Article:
Amid oil price scare, minister says Malaysia not too dependent on crude revenue

Lim pointed to the country’s mature domestic financial market and political stability as the buffer. ― Picture by Yusof Mat Isa
Lim pointed to the country’s mature domestic financial market and political stability as the buffer. ― Picture by Yusof Mat Isa

KUALA LUMPUR, Nov 16 — Minister of Finance Lim Guan Eng insisted today that Putrajaya’s finances will not be affected if oil prices drop.

This comes amid concerns over the commodity’s near-term prospects as uncertainties dog the global economic outlook for next year.

Oil accounts for up to 14 per cent of next year’s Budget revenue projection but Malaysia had recently weathered a severe six-month gas supply disruption that took a big toll on revenue, which Lim said reflected the economy’s resilience against any external shock.

The Bagan MP pointed to the country’s mature domestic financial market and political stability as the buffer.

The Industrial Production Index saw the overall index on average grow just 2.2 per cent year-on-year (YoY) in the May-September period, while the mining sub-index contracted by 5.3 per cent YoY on average.

The same supply shock is expected to continue until the middle of next year.

“Given the limited benefits and the less than expected revenue received by the Federal Government from rising energy prices so far, the continued economic resilience

proves that Malaysia is not as dependent on energy prices as in the past,” Lim said in a statement.

Gas exports took a major hit from the second quarter of this year following a critical production breakdown in Kebabangan gas field in Sabah, directly affecting GDP growth and petroleum income from tax revenue, Lim said.

Natural gas production, on the other hand, contracted by 10 per cent in the second quarter followed by a 3 per cent contraction in the third, based on official estimates Lim provided. Crude oil and condensates production contracted by 2 per cent in the same period.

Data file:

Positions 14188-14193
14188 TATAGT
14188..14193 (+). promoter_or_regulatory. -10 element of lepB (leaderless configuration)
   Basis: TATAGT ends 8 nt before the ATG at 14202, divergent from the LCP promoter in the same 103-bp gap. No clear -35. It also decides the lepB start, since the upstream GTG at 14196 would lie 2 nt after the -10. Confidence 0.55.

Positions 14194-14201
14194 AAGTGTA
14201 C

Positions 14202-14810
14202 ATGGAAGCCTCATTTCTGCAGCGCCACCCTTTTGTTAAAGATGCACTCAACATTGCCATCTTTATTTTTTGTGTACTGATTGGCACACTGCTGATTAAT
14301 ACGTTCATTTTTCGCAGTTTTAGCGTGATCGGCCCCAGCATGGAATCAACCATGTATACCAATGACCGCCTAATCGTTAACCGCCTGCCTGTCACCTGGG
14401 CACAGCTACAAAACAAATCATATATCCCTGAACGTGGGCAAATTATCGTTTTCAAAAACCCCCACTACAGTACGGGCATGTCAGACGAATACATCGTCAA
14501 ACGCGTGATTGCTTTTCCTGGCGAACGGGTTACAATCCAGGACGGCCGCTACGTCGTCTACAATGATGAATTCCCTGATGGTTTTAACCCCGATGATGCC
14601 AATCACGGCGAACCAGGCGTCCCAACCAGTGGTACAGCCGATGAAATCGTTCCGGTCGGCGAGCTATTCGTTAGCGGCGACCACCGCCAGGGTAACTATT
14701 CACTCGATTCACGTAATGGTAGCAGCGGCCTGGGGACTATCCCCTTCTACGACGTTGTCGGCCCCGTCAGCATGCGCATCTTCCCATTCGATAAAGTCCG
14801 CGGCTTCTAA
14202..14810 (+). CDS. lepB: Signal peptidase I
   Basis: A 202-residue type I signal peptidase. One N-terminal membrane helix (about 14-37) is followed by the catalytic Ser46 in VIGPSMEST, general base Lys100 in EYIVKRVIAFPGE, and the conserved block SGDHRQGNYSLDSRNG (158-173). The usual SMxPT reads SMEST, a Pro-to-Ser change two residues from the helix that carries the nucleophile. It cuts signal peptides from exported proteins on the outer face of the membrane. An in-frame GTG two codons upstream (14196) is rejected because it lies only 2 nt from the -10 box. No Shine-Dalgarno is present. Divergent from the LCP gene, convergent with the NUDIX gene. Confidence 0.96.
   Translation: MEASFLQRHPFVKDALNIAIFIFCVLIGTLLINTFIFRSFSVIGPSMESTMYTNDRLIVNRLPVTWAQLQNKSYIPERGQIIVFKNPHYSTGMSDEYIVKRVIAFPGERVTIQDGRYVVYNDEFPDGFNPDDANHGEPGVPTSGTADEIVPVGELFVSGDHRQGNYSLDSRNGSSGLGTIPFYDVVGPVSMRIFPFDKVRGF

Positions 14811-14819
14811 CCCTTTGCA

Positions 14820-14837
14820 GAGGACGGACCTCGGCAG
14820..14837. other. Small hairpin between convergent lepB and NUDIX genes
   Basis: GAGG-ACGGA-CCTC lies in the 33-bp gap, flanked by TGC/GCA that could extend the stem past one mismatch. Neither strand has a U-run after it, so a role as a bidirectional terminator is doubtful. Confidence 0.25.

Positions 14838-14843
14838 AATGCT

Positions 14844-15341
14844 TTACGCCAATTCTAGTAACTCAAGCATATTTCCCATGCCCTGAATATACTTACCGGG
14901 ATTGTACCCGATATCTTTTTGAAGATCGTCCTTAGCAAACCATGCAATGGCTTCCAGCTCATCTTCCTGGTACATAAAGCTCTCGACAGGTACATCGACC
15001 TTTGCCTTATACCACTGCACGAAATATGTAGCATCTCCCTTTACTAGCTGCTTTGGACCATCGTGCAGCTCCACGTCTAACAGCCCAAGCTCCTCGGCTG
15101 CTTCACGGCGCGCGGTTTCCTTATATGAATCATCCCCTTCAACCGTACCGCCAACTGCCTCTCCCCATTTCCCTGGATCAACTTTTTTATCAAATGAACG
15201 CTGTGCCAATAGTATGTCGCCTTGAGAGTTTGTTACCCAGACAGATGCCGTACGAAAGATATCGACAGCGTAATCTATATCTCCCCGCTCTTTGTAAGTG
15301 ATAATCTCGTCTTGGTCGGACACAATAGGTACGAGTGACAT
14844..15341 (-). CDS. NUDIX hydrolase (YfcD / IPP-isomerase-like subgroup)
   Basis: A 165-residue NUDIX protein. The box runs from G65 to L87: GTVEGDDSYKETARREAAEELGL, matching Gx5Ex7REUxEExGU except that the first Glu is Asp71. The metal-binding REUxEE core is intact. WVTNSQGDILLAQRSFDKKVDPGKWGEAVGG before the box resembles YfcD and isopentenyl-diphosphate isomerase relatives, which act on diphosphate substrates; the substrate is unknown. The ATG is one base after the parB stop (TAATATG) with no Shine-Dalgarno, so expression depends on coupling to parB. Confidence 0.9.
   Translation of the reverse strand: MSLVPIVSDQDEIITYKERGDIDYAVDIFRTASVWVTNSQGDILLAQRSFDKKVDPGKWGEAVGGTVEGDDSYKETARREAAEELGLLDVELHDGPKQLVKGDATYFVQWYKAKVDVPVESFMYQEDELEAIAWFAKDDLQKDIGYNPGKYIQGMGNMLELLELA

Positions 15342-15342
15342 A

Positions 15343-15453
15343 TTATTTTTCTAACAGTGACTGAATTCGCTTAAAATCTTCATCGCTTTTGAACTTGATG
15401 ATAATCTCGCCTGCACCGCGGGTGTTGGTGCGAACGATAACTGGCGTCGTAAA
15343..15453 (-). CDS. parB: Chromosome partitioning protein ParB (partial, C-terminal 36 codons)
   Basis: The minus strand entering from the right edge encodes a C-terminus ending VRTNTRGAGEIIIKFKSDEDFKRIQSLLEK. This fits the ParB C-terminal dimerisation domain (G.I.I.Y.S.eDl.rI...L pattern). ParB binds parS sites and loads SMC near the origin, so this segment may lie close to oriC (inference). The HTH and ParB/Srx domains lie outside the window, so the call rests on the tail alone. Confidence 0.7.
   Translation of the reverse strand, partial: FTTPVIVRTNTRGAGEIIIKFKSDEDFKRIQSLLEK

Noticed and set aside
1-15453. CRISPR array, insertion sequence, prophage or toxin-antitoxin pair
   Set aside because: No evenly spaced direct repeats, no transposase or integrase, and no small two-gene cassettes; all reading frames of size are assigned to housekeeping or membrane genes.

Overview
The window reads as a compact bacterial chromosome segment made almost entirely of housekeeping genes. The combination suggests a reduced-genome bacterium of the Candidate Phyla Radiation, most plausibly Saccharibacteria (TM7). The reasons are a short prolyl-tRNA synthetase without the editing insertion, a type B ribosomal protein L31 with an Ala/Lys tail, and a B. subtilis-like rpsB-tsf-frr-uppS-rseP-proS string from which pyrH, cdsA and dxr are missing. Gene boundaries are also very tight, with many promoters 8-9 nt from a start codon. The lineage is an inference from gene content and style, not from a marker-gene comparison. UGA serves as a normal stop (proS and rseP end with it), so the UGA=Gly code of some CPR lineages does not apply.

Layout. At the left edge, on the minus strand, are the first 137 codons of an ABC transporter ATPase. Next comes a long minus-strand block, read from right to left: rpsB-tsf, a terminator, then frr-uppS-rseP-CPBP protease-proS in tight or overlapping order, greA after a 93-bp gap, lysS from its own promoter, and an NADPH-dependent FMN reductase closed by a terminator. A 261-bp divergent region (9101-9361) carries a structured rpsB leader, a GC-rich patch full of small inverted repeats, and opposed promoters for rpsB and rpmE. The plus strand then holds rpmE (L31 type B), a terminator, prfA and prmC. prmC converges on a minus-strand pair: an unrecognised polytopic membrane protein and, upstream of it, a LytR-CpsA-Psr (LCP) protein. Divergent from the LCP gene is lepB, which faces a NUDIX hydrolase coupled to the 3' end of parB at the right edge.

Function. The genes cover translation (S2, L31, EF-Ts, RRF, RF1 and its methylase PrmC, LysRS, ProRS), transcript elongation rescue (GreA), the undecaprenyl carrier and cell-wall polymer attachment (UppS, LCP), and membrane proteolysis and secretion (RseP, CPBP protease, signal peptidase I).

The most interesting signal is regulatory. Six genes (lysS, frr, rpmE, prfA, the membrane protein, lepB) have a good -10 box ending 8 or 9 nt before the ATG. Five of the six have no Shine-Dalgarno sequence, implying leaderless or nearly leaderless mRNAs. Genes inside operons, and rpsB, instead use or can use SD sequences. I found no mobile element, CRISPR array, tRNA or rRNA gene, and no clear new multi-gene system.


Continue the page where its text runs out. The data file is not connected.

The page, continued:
As a result, second- and third-quarter revenue from petroleum-related taxes contracted by 11 and a whopping 27 per cent respectively.

Lim said major repairs and assessment works are still ongoing and production is only expected to return to full capacity by the middle of next year at the latest.

Drastic fluctuations in oil prices in recent weeks have prompted analysts to speculate a possible Budget revision although Putrajaya has maintained an optimistic outlook, assuring concerned investors of the country’s “strong fundamentals”.

“Malaysia has a well-diversified economy with 23 per cent of its GDP contributed by the manufacturing sector and 55 per cent by the service sector,” Lim said today, reiterating past statements.

“Mining-related activities form only 9 per cent of the GDP.”

The minister then said Malaysia should not be compared to Saudi Arabia, where mining makes up 25 per cent of the economy.

“It is inappropriate to compare the two countries side-by-side given the stark difference between the two economies,” he said.

Brent crude oil futures were at US$67.49 (RM282.86) per barrel at 0747 GMT, up 87 cents, or 1.3 per cent from their last close, according to Reuters data.

US West Texas Intermediate (WTI) crude oil futures were at US$56.96 per barrel, up 50 cents, or 0.9 per cent.

But prices were mainly supported by expectations the Organisation of the Petroleum Exporting Countries (Opec) would start withholding supply soon, fearing a renewed rout such as in 2014 when prices crashed under the weight of oversupply.